In an effort to improve the damage-free delivery of its vehicles, Ford has embarked on a journey to digitalise its quality inspection and repair process.
The emphasis is on moving from a reactionary strategy based on claims data to using real-time data from the vehicle, capturing images and using AI to identify where and when problems are happening.
According to Benjamin Pohl, vehicle shipping quality, claims and load testing analyst at the carmaker, using claims data to deal with a problem means reacting to it three to six months late by which time the issue has caused more damage. Added to which, it can mean bad publicity, because even though damage vehicles are the exception, those exceptions get the highest attention, often making it to social media.
Pohl said Ford was now looking hard at digital tools for real-time information to better identify exceptions in the network so it can intercept the affected vehicle, and get it fixed and back on track to the customer. That includes capturing damage with photographs.
“Photos are not new but the digitalisation of inspections is coming round,” said Pohl at this month’s Finished Vehicle Logistics North America conference in California. “This digital connection of the vehicle inspections is a heavy focus for Ford right now. Everywhere from the final destination all the way back upstream to the assembly plant handoff.”
Ford is taking that detailed information and working with its transport providers on road and rail to identify where damage is happening and why, identifying a single point of truth that both parties can address in collaboration for the ultimate improvement of quality in finished vehicle logistics.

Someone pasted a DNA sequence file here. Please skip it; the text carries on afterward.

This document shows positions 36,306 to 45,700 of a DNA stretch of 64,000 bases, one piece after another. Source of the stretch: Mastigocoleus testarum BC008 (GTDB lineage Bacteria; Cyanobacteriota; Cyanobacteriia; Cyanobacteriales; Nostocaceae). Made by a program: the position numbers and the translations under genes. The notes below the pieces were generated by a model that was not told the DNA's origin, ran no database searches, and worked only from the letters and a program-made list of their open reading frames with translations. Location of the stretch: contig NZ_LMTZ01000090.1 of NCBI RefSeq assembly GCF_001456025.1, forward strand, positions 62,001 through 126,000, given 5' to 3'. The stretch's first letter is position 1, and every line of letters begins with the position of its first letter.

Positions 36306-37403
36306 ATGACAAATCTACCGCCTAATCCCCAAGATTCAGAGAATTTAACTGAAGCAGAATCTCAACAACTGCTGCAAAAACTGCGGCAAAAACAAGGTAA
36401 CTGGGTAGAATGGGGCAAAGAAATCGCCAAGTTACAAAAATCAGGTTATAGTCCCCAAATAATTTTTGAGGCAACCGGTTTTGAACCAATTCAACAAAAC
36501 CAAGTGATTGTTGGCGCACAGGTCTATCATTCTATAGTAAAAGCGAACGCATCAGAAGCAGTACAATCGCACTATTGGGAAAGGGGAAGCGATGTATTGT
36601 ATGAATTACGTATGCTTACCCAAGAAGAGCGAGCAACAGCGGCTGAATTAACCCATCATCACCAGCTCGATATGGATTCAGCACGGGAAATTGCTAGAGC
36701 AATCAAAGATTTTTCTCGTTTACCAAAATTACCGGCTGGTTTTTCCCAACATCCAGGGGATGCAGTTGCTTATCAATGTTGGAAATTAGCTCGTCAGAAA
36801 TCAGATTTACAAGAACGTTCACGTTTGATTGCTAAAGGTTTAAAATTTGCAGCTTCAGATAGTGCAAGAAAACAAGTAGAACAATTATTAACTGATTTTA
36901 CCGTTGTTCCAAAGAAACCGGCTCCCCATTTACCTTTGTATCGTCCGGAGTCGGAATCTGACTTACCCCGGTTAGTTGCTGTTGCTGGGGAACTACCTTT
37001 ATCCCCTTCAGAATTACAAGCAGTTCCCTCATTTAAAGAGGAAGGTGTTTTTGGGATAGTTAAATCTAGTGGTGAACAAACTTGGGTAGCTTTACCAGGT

“I want to see real-time trend analysis and I can’t do that with the current industry’s restraint of damage coding,” said Pohl, pointing out there are countless interchangeable codes that people mix up by wrongly identifying exactly what part of the vehicle it that is damaged.
For Pohl it is about having the images of the damage bringing them together and comparing them for a trend analysis. That way Ford and it logistics partners can identify whether certain part on a certain vehicle is getting damaged, or whether the problem is down to a specific location or driver, and prevent it happening again.
“We don’t have the insight in real-time right now and you would need an army of people,” admitted Pohl. “That is where the AI comes in, which works tirelessly and 24/7. It gives us all the information we need and we can start using that to identify where the problems are happening and attack them.”
Further coverage from this year’s FVL North America conference is available here
DVM vector mapping
One of the tools Ford is using is Degould’s DVM vector mapping mobile application, which allows it to compare points of inspection, including at the dealer and automated hand off point. Using automated AI-enabled vehicle inspections the opinion is taken out of where damage occurred.
“Instead of having arguments about how this scratch happened we can go to the photos [and] hold each other accountable for the truth,” said Pohl.
Ford is looking to its technology suppliers at the dealerships, plants and compounds to provide data and analytics, with which it can build a dashboard for insight into where damage trends are happening, while at the same time protecting the sensitivity of the data.
Using that crucial digital data Pohl said Ford could move from delayed reaction to a more expeditious strategy of quality inspection that cut out the waste in vehicle deliveries. That is important at a time when customers and dealers are getting more sensitive to quality and expecting full and costly replacements.
“Ford is on a journey right now to become a world leader in every aspect we can and that comes down to quality,” said Pohl “This is an area getting more attention, and the consumer and dealer are becoming more sensitive, [so] we need solutions that are ready now. We are willing to go on journey and collaborate but we need to run fast and deliver results as we are running.”
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